Caldwell, Leamington Partnership Creating Jobs

Caldwell First Nations Chief Louise Hillier and Leamington Mayor John Paterson, March 31, 2016. (photo courtesy of Kelly Sfetkidis)

Under a new partnership, members of the Caldwell First Nation will get hands-on training from the Municipality of Leamington on how to run a municipality.

Mayor John Paterson says the partnership grew out of a previous agreement to provide training to run Towle Harbour. The First Nation has hired it’s equivalent of a chief administrative officer and eventually plans to hire staff to provide other municipal services to its members.

“We’ll be hooking them up with our finance department, the engineering department — basically, everything to run their own municipality because the Caldwells are a government unto themselves.”

There’s no cost to Leamington. The Caldwell First Nation bears the cost of its new staff, but eventually, Paterson hopes the provincial and federal governments will step in with funding to support the initiative. If that piece falls into place, Paterson says the partnership has the potential to create 50 jobs.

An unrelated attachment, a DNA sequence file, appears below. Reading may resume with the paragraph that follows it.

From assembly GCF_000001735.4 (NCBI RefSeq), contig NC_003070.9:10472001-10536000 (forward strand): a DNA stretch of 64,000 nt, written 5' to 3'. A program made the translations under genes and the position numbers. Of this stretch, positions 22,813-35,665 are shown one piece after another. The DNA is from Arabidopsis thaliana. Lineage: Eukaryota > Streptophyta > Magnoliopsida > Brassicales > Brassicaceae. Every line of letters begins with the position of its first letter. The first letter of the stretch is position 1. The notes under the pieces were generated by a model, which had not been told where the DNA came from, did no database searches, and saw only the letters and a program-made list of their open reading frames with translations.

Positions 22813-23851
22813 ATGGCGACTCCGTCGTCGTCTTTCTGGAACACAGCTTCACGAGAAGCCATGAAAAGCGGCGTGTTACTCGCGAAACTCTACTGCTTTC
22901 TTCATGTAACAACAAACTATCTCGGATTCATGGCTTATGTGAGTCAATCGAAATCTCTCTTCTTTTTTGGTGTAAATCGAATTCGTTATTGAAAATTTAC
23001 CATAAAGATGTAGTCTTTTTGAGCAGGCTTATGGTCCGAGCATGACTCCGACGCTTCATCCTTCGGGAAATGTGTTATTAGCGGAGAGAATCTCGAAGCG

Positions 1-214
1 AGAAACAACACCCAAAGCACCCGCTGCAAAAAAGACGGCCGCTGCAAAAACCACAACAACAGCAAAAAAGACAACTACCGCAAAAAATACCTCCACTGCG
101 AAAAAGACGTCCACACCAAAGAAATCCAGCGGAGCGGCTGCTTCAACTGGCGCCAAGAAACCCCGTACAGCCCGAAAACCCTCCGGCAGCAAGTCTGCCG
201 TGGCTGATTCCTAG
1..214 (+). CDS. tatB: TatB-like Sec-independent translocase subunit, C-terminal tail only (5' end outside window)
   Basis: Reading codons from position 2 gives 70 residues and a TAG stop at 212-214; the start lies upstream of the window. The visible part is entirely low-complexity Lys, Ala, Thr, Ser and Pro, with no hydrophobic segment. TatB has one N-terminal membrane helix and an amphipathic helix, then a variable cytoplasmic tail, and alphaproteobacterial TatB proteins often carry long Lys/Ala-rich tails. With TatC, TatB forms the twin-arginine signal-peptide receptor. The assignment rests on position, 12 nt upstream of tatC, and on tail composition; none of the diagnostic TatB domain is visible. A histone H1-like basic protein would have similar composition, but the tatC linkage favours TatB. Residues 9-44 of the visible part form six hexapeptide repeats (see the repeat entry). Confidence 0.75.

There are some differences, most markedly, the Caldwell First Nation is not a municipality.

“They won’t have the same provincial and federal regulations that we may necessarily have to follow at the municipal level,” says Paterson. “But, it will be similar enough that we hope to be able to train their staff members on how to do these things to make their community more efficient.”

Other First Nations groups have approached the town, and Paterson says if they can pull this partnership off, maybe the programs can be transferred to other municipalities.